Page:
Various independent branches of the Sials existed up until the reign of Walidad Khan in the early 18th century (the exact date is not clear). Walidad Khan inherited rulership of the branch based at Jhang's fort, but he only ruled a small area at first. Other branches of the Sials at the time were based at Rashidpur, across the Chenab and close relatives (and allies) of Walidad Khan; at Massan in the Vichanh, whose ruler belonged to the Sahibana branch; and at Mirak Sial to the south, whose ruler was part of the Nithrana branch. Other independent rulers included the Mahnis of Khiwa, the Sayyids of Shah Jiwana, the Rihans of Kalowal, and the Kharals of Kamalia.
Walidad Khan was a successful ruler who ended up ruling over a large kingdom with Jhang as his capital. He died in 1747 and was succeeded as ruler by Inayatullah Khan, who was his nephew and son-in-law. Inayatullah Khan was also skilled as an administrator and military leader, but the ascendant Sikh Confederacy was beginning to impose its authority over this region. In 1760, Hari Singh of the Bhangi Misl sacked Jhang and made Inayatullah into his tributary; Inayatullah suspended paying tribute in 1778 and captured Chiniot from the Bhangis, but it had apparently come back under their control by the time he died in 1787.
Ranjit Singh, founder of the Sikh Empire, captured Chiniot from the Bhangis in 1803 and intended to attack Jhang, but the reigning Sial leader Ahmad Khan agreed to become his tributary before he did so. He paid an annual tribute of 70,000 rupees and one mare for a couple of years before Ranjit Singh invaded again. Ahmad Khan offered to pay him nazarana, but Ranjit Singh refused and went on to capture Jhang. Ahmad Khan fled to Multan, where he found refuge with the Nawab, Muzaffar Khan. Meanwhile, Ranjit Singh parcelled out the tax farming rights for the conquered Sial territory among his followers: the Vichanh area was given jointly to Dyal Singh and Fateh Singh Lamah, while the rest went to Fateh Singh Kalianwala.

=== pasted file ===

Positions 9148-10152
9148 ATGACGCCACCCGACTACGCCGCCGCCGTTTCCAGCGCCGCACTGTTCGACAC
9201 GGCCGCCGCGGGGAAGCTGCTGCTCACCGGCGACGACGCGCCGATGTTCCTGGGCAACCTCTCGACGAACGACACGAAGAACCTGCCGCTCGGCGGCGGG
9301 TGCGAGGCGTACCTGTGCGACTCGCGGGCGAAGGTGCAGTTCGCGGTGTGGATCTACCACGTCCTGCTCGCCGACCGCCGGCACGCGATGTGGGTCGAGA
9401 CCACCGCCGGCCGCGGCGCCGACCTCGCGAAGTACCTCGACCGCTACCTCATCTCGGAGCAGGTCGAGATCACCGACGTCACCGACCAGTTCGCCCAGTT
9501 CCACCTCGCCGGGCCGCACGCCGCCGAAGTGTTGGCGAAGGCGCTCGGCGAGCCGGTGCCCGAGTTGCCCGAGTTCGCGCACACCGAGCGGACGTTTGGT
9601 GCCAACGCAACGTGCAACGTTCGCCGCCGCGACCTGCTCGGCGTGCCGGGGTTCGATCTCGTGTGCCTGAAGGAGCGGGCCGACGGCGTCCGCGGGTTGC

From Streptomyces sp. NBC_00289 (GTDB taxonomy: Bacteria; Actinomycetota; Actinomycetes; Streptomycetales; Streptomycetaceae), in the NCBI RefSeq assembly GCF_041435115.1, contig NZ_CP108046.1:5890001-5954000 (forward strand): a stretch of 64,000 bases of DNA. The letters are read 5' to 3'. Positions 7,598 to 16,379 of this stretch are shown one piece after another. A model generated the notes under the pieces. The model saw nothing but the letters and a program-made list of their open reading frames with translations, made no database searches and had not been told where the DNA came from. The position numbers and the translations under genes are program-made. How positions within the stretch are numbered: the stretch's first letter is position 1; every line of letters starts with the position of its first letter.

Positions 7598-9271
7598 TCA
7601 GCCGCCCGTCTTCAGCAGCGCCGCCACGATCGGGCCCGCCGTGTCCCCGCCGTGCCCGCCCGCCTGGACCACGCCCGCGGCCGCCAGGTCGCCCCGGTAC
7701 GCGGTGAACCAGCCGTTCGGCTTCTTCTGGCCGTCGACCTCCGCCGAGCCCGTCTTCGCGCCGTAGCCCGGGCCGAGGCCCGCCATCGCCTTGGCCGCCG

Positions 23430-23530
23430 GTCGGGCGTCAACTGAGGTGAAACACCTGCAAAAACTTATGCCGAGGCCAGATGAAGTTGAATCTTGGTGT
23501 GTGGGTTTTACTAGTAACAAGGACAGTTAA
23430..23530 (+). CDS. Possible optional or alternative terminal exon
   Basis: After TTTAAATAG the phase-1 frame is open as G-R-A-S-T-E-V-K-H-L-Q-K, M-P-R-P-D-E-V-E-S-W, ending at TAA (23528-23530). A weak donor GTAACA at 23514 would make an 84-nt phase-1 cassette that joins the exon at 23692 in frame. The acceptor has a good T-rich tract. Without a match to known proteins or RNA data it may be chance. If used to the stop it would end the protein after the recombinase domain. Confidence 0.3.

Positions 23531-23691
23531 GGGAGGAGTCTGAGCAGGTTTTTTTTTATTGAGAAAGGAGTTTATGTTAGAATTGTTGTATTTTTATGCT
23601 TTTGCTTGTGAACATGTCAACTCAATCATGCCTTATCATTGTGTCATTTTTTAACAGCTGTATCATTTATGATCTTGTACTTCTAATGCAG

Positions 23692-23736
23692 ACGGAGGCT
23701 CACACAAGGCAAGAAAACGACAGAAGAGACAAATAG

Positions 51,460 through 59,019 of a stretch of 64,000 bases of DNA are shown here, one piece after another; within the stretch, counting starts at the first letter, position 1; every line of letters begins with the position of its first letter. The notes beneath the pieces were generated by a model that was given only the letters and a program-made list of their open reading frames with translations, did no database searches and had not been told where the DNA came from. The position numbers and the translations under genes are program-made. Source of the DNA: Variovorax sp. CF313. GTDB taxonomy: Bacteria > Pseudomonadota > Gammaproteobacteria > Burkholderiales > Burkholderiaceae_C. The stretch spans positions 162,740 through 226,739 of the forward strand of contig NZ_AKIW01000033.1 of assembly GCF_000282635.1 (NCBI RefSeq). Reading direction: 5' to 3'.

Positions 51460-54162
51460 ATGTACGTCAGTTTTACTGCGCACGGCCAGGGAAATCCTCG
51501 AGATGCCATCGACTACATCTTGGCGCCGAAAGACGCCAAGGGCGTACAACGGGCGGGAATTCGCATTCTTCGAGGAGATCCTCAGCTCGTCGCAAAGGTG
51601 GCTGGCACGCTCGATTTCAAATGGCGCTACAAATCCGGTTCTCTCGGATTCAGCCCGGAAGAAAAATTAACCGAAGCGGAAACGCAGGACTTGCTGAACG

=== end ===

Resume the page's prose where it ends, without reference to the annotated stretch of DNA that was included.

Ahmad Khan and Fateh Singh Kalianwala reached an agreement in 1808; Ahmad Khan was reinstated as ruler of his former lands (at least the part that Fateh Singh held) in return for an annual payment of Rs. 70,000. Ahmad Khan then drove out the Sikh governors of the Vichanh. However, this arrangement did not last for long: after accompanying Ranjit Singh on an unsuccessful expedition against Multan in 1810, Ahmad Khan was imprisoned and taken to Lahore because Ranjit Singh suspected him of favouring the Nawab of Multan. Lala Sujan Rai was then appointed governor of Jhang. Ahmad Khan was later released and given a jagir of Rs. 1,200 at Mirowal near Amritsar; he later died in 1820.